The first rule in my 8 Rules of Self Defense blog post is to study your local self defense laws. By studying your local laws on self defense it will bring clarity to your self defense options and avoid the potential legal aftermath when protecting yourself.
Self Defense Laws Definition
Self defense is an act of preventing oneself or family member from bodily harm using reasonable physical force. The keyword is “reasonable,” the level of force used must match the level of threat.
Claiming self defense is an affirmative defense. Meaning you have admitted to the prosecutor’s case against you. If you fail to prove that your self defense was justified, you have effectively pleaded guilty to the charges.
- Term related to Affirmative Defense: Imperfect Self Defense
Duty to Retreat
A legal requirement to run, avoid, or escape towards safety when threaten before resorting to physical force.
- Duty To Retreat States
Stand Your Ground Law
A justification to apply reasonable force in self defense without the requirement to retreat.
- States That Have Stand Your Ground Laws
A legal Doctrine that allows reasonable force in self defense inside that person’s home without the requirement of retreating. Negates the Duty To Retreat in a person’s home.
- States with The Castle Doctrine
Self defense is only justified when used in a response to an immediate threat. The threat can be verbal or a telegraphed assault such as pulling back their fist for a punch or reaching for a weapon. Anything that triggers a fear of immediate harm. But once they are no longer a threat, self defense is no longer justified.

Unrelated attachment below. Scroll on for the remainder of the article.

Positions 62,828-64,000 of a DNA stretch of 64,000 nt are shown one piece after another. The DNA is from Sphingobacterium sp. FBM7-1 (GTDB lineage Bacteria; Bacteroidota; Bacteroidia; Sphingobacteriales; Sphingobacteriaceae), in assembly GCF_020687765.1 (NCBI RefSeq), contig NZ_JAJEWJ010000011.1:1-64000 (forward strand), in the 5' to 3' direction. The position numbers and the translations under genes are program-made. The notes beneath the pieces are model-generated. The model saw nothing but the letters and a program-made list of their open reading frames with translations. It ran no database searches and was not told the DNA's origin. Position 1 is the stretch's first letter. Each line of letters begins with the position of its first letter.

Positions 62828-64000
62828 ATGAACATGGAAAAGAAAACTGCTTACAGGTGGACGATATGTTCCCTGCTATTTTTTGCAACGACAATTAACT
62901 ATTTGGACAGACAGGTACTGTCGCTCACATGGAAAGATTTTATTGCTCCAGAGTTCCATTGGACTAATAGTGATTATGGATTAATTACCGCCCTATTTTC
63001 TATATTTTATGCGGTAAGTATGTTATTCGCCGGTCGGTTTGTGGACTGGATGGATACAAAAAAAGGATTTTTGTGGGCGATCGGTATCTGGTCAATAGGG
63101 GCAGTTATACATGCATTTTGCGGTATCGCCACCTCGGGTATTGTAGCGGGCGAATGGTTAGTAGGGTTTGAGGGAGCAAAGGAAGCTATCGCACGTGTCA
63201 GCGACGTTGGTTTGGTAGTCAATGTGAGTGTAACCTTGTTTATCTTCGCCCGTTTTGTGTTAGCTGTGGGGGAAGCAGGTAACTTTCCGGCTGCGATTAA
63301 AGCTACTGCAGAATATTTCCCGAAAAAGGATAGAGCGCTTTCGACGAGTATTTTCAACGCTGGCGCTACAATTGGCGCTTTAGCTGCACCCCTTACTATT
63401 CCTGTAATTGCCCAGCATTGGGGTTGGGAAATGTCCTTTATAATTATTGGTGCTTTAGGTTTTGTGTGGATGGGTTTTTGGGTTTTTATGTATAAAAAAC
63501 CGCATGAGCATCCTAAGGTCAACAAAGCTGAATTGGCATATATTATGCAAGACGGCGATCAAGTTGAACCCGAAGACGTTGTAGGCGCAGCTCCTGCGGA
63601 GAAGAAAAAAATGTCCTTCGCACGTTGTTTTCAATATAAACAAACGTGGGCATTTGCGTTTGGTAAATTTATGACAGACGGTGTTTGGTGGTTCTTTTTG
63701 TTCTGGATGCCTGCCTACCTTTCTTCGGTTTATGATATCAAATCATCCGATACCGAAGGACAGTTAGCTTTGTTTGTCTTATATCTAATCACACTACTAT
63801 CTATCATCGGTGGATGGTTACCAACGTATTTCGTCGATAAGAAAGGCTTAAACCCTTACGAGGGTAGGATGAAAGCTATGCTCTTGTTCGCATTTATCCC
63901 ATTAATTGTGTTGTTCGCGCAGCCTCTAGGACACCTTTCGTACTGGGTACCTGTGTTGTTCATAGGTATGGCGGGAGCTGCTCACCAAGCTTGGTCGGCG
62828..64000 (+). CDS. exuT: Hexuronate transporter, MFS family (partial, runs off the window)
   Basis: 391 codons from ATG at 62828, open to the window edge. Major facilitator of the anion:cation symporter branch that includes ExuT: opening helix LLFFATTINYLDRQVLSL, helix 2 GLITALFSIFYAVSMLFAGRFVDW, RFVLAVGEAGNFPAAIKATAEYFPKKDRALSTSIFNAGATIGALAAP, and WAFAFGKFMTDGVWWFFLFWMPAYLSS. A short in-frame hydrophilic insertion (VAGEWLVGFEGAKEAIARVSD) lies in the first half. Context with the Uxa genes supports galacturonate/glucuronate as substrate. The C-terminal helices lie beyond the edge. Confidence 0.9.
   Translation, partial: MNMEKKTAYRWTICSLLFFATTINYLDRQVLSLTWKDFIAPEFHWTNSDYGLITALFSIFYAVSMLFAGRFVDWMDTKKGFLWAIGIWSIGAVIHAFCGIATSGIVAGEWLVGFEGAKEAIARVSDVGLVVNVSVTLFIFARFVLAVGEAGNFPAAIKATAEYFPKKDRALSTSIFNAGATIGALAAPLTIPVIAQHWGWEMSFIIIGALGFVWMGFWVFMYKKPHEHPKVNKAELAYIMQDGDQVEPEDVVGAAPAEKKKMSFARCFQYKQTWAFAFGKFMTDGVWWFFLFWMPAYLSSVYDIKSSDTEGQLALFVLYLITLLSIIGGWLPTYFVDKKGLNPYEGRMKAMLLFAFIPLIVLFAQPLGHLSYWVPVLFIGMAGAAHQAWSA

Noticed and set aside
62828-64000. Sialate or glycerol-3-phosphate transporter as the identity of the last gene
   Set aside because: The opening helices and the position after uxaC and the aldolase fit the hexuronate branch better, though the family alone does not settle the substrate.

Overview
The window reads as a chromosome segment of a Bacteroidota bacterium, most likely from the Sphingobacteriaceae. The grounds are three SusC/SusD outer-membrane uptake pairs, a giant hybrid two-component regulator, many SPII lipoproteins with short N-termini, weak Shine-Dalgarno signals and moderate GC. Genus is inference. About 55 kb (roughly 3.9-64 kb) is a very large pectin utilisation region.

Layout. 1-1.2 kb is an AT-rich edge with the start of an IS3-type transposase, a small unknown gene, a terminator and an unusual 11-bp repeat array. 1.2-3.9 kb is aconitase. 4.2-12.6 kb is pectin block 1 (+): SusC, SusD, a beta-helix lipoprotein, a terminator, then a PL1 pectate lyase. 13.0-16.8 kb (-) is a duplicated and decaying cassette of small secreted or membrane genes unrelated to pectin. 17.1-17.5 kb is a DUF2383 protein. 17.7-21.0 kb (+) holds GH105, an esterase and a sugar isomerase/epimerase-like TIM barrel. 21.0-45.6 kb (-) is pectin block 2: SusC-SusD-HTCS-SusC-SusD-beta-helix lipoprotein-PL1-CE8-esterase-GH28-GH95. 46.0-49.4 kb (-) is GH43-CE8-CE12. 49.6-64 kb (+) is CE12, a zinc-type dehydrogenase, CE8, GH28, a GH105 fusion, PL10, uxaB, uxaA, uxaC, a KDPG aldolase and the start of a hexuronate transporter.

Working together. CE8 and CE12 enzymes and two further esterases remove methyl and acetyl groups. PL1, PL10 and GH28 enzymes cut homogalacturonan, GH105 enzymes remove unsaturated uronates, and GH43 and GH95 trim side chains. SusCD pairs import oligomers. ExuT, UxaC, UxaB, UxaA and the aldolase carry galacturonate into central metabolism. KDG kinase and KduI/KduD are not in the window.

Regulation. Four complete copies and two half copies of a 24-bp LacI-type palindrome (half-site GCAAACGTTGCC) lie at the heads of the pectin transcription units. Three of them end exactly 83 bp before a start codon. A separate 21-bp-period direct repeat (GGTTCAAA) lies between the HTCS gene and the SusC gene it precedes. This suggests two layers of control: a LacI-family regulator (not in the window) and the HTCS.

Study Your Local Self Defense Laws
Research your state and statutes on self defense. Read them, know them, and understand them. Below are some search terms you can search on Google:
- Use of Force Statute [your state here]
- Self Defense Statute [your state here]
- Deadly Force statute [your state here]
Search for articles or blog post such as:
Self Defense Laws [your state here]
Then look for blog posts and articles in the Google results. Most of the time you will find articles written by a lawyer as an effort to advertise their services. Read a few self defense law articles from different sources and compare information.
Seek Legal Advice
If you are ever in a situation you had to defend yourself, I suggest to consider retaining a lawyer to help with the potential legal aftermath that may follow.
There are some monthly membership legal plans that you can purchase. Some will provide legal advice and represent you in court for certain amount of hours a month. I would research on different companies that provide this type of service and compare.
Check out Legal Shield. This is a link of a friend of mine who has been a member for 12 years.
Check out Roy Millers article: I.M.O.P. Principle—Intent, Means, Opportunity and Preclusion
Check out Roy Millers Book: Meditations On Violence
Disclaimer: I’m not a lawyer. Test everything you read on this page and get legal advice from a lawyer.